Hours later, as I gazed over at my phone still sitting in its zip-locked bag of rice, I checked in and still, I felt so serene and ok with the incident, so neutral and disconnected from it, that I knew this was my window of time to lean into it, and really get clear on how I will police my expenditure of energy and how accessible I am once I turn my phone back on in a few days.

I’m half an introvert, so being off the grid totally floats my boat. I don’t tell friends, guess they’ll be learning it here for the first time, but I’d be happy if we only ever messaged when apart, and spoke verbally just when in person. I’ve always felt like I’m a bad friend for feeling that way, but quite simply, it takes a lot of energy, more than most, to be present in a phone conversation, and I give every call 100% – when the call is done, for me it’s not done. I now spend the next little while restoring the energy I expelled during that call.

Non-introverts might not understand or comprehend such a thing is possible, and that’s ok they don’t need to, it’s up to me to invest my time and focus as I choose. Each life lesson is showing me more and more, that I have complete permission to be myself, and not a version I think I need to be to keep face or avoid awkward explanations or justifications to others. Each time I step more into my own, more into who Chance is, and what that looks and feels like.

For me, I’ve made this act of accidentally dropping my phone into the drink form as a reminder that we are the creators of our lives more than we consciously give ourselves credit for, and I don’t know about you, but there’s no one in this world I want to be more than me; and the more I’m me, the more I give permission for others to own and embrace themselves too.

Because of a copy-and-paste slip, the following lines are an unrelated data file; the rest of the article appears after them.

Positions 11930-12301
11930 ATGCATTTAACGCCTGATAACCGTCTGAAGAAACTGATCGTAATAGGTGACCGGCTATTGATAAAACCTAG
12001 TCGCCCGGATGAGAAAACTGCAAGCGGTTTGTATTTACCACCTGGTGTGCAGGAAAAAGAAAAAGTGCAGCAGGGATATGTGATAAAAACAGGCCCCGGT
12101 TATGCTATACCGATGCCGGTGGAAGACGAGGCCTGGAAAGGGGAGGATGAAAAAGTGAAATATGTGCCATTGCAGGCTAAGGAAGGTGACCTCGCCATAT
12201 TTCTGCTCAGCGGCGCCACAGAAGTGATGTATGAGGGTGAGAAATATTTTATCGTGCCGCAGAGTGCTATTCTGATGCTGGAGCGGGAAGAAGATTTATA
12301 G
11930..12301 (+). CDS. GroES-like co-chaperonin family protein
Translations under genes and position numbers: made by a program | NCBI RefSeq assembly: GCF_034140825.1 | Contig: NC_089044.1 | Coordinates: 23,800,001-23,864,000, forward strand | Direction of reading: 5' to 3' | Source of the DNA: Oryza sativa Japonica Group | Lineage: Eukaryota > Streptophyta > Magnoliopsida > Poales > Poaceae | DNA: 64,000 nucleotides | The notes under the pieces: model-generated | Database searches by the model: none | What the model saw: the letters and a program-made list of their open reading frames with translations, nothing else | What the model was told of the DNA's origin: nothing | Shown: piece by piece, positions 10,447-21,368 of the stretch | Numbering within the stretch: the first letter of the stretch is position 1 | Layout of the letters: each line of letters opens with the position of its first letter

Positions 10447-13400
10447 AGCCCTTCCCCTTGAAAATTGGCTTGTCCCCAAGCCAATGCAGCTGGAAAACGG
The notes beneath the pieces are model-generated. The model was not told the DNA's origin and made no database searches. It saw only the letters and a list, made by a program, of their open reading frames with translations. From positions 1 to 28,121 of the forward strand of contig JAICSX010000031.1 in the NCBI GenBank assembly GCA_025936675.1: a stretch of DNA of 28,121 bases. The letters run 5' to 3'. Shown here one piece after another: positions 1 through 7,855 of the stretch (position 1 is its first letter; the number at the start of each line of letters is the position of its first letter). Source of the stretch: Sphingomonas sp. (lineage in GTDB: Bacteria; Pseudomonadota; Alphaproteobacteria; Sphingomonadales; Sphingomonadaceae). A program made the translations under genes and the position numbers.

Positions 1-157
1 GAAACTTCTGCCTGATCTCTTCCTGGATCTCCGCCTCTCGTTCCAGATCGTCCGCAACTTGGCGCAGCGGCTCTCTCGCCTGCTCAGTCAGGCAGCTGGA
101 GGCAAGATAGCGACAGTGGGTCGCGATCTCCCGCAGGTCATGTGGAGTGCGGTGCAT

Standing by what works for us individually, can be the catalyst for breakthroughs that lead to success, the start of new friendships or relationships, or even the key that unlocks untold opportunities we’re yet to see unfold before us.

Last night I turned my phone back on, as I trusted it would be, it’s alive again and happy.

Within moments a barrage of missed calls, messages and notifications chimed away and flashed on the screen – I didn’t miss much. The world kept spining. Business kept humming, life carried on.

Happiness is now seeing that little Do Not Disturb moon icon in the top of my screen, and my phone being left in the other room. Unless you’re my Mum, no calls, messages, or notifications are interjecting into my day with their own agendas. The emails will wait until I get to them. The missed calls will be returned when I have the energy to give them. The messages will be replied to when I next check my phone.

Welcome to 1995 my friends, what a glorious place to be!
The best of both worlds. Technology in my pocket when I want it, and an old-fashioned ‘off the grid’ lifestyle when I don’t.

Just like fashion, we always circle back around to what worked in the past. Maybe it’s time to remind ourselves of how normal it use to be to call a friend at home, leave a message on an answering machine, and wait a day or two to hear back; and never as those hours passed did we question if they where ok, or question the value of our relationship based on how quickly they returned our call. Life was simpler then.

I have an affinity for simplicity, it permeates all aspects of my life.

This is a new way of returning to a version of simplicity that works for me. What areas of your life have you been toying with tweaking, but have hesitated to in fear of defying the social norm?

Chance :)